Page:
With so many people and children working at home these days, the home office has become more important than ever. Our workspaces need to be efficient so that we can be efficient. But how can a specific home office design work for everybody when everybody has different types of homes, styles, spaces, and work requirements? Obviously some details will vary, but there are some elements of designing a home office that apply to everyone.
Where will your office be? If you are fortunate enough to have a home with a designated office space, that question is already answered for you. However if, like many people, your space is limited, you will have to take some time to think about this. Do you have young children that you need to keep an eye on while you are working? Maybe a corner of the living room or kitchen could be arranged to make a workspace. Do you need a quiet area so you can focus? Maybe a bedroom with a door that can be closed is better for you. Be creative; if you have a hall closet that can be cleared out, put a table and some shelves in it and pull up a chair. The added benefit to this idea is that you can close the door when you are not using it to keep your work from mixing in with the rest of the household.
If none of these scenarios work for you, why not try a portable workstation? Get a small rolling file cabinet to keep your work in and roll it to whichever part of the house makes the most sense that day.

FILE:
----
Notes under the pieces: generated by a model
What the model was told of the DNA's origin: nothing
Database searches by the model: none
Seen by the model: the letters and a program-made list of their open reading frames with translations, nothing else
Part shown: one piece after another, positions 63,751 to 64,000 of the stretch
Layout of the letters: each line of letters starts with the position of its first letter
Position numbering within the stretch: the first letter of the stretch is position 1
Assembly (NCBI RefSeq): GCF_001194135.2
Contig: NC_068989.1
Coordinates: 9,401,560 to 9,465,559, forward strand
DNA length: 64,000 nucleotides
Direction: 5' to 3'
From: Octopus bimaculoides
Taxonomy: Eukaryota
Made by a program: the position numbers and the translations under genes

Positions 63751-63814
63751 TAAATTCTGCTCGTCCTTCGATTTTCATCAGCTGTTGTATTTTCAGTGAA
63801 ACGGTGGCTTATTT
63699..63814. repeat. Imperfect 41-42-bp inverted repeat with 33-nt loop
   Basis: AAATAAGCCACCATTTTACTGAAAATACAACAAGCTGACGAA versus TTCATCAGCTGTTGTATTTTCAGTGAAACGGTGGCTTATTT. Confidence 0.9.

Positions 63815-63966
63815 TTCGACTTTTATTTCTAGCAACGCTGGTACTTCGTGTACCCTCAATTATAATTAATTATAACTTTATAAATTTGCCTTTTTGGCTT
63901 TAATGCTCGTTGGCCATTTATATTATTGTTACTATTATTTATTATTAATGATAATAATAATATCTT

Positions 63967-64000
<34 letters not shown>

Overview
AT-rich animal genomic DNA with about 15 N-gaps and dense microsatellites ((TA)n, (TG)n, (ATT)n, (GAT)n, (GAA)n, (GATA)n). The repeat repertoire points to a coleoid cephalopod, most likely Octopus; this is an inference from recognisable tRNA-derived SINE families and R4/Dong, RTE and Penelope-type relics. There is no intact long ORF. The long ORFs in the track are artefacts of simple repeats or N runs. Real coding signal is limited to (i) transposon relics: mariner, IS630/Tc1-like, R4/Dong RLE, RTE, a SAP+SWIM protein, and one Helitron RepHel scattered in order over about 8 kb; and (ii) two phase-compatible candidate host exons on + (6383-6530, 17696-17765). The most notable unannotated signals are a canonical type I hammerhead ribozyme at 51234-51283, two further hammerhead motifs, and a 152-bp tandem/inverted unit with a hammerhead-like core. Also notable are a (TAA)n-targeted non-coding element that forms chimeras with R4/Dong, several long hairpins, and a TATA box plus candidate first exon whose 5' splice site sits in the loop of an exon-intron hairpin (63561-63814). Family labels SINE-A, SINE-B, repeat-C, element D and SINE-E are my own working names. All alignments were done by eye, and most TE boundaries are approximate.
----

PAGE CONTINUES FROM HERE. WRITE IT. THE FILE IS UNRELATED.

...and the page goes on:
Then there is another thing most people don’t think about until something goes wrong; what can you expect your little ones or pets to do while you are working? Do you need to make sure your cords are not in a location where a bored puppy can chew them? Keep the coffee cup somewhere that the cat can’t knock it over onto your keyboard? Or make sure your toddler can’t reach your important documents with a crayon? In these situations the best workspace is one that can be closed, locked or stored away to prevent disasters.
By far the most important piece of office furniture you will need is your chair. I know most people think that the desk or storage is higher on the priority list, and those are certainly a big part of it, but the chair is crucial. You will spend many hours in that seat, so make sure you choose the best one you can. Of course your office chair should be comfortable, but it should also be adjustable. The ability to raise or lower the seat height, back tension or tilt allows you to shift your position from time to time so you don’t get cramped. Casters are a good idea to help you move the chair closer to the worksurface or farther away. Make sure your back is supported comfortably and the arms are at a good height for you. Ergonomic design, which is the science of efficiency and comfort in the work environment, has come a very long way in recent years. A comfortable chair should not be too hard to find and should not break your budget.